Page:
Weekend number two of our muzzleloader season here in Zone C is coming up and it’s looking really good for any of you headed to the woods. The acorns are dropping, but not in huge amounts like the previous two years, causing the whitetail herds to move about with extended feeding times to fill their bellies. Get in tight on the oaks and wait ‘em out. With the moon growing towards full, count on increased evening activity; be there or miss out.
Last weekend’s black-powder opener was great. Lots of big booms and even bigger smoke clouds filled the oak flats and some mighty fine freezer-filling took place. I took a drive by the check station in the Croom Wildlife Management Area and was plum-tickled to see the skinning racks full and some mighty big grins. I tell ya, the quality of them big Hernando County bucks rivals any found on public land anywhere in the state. Even my old and good friend David Criswell blew a smoke-fueled invitation to supper toward a beautiful eight-pointer that any hunter would be proud to put in their cooler.
Funny though, by Monday, the social media group pages were full of discussions about how hard it is to hunt public land around here. In recent years, we’ve experienced an enormous number of hunters fleeing them northern states and joining us down here in our little slice of heaven. Glad to have ‘em, so far as I’m concerned, but it really puts a strain on our already crowded public hunting lands.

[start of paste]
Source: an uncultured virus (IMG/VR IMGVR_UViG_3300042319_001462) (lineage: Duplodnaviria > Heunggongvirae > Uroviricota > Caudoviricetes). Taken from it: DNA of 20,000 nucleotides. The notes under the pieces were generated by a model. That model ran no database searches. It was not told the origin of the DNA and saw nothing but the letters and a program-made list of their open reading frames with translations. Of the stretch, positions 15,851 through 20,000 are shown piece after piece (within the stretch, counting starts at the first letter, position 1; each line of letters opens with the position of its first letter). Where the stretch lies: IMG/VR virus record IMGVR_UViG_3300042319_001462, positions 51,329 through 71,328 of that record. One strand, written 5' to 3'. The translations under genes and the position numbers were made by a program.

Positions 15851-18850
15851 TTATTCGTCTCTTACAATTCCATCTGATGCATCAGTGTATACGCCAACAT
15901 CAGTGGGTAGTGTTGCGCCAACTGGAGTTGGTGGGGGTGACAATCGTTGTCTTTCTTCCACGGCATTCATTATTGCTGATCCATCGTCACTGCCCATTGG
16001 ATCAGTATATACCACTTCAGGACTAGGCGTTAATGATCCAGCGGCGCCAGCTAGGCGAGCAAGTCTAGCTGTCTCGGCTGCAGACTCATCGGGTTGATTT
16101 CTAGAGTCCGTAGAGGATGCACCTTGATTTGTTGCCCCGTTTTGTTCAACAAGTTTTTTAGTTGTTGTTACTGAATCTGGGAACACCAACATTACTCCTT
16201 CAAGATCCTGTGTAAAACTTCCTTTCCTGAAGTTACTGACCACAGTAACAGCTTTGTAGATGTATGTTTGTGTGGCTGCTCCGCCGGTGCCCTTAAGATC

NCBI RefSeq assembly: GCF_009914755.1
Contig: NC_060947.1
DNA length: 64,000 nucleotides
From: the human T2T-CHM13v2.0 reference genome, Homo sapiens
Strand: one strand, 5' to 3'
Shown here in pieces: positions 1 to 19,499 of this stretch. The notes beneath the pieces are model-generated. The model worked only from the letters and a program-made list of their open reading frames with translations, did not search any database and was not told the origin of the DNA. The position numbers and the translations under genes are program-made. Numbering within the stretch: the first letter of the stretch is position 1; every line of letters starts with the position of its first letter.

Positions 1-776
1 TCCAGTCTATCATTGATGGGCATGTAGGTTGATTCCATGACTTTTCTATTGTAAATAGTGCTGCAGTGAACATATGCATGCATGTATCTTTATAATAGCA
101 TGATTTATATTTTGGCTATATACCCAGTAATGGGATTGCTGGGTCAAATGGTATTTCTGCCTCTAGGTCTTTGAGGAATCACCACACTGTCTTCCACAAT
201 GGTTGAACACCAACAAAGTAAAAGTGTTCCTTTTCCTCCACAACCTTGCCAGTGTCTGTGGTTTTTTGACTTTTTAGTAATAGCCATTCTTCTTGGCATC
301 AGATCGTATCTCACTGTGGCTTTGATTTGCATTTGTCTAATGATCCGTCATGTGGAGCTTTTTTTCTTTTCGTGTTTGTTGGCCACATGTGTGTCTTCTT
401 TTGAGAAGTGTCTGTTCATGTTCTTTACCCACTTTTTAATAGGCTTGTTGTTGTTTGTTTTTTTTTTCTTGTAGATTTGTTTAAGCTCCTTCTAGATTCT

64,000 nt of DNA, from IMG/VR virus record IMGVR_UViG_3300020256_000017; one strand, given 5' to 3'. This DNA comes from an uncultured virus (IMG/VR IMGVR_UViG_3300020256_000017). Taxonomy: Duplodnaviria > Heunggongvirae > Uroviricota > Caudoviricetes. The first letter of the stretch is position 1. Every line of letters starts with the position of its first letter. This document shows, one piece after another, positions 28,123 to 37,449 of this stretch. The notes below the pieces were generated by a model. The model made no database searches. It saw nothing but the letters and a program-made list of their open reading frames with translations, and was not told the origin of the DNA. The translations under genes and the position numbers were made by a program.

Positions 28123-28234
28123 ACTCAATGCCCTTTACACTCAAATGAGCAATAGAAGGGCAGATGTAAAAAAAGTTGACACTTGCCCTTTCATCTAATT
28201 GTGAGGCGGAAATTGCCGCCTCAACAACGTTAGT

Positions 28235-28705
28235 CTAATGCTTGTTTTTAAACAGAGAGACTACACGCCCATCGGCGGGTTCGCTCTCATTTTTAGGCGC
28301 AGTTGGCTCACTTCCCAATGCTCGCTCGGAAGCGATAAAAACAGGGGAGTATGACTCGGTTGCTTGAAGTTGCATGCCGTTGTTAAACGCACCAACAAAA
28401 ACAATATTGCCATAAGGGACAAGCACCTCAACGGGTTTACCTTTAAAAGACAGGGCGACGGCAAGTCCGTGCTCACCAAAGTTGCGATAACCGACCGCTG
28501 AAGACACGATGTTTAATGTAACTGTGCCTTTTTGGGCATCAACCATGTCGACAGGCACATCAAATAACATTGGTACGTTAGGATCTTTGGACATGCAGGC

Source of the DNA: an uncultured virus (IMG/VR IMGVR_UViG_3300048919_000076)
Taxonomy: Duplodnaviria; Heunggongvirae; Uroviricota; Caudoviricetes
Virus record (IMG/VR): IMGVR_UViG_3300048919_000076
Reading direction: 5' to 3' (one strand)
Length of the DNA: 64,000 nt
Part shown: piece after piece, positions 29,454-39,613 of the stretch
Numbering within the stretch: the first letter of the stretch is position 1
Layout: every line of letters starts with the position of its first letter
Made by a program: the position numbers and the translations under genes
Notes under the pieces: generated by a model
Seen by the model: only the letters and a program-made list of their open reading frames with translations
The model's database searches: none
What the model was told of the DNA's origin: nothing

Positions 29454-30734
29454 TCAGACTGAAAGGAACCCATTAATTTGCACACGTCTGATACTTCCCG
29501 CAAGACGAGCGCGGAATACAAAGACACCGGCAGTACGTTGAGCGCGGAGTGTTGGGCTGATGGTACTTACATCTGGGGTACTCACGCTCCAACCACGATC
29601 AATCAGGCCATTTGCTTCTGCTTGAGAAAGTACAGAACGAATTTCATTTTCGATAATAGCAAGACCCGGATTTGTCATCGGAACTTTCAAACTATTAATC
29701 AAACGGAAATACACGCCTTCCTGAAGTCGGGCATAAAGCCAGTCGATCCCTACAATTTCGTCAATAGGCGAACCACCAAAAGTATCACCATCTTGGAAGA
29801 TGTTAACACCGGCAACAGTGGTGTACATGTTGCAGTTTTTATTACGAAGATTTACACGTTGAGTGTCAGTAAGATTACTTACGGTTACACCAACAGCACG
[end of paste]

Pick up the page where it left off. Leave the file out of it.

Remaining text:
Folks were complaining about settling into their stand only to have other hunters nearby. Many of them stated that they just went home in disgust. I feel sorry for them. Not because other hunters moved in on them, but because they clearly don’t know how to hunt public lands themselves.
First off, if you know that you are going to hunt public land while scouting, locate more than one good spot. Have a fallback plan. Or, second choice, stay put. If it’s a good spot, hunt it. Sure, the guy nearby might get a shot opportunity before you, but you’ve got at least a fifty/fifty chance of taking a shot before him. And if the new guy does take the shot, climb down with him, introduce yourself, and offer to help drag it out. Make a friend; I don’t know anybody who has too many of those.
I spent nearly forty years hunting public lands and have learned a thing or two about how to avoid other hunters – to find deer in the overlooked areas. The biggest tip I can offer you is go to the edges. Use aerial maps to identify the oak hammocks bordering agricultural lands; walk the fence lines to identify the crossings; and hunt there. Once the pressure is on in the middle grounds of the WMA, the deer will move out to the edges and the private lands along the border. Try that, and let me know how you do.
Any questions or comments on this week’s column, reach out to me at [email protected]. God Bless, and good hunting!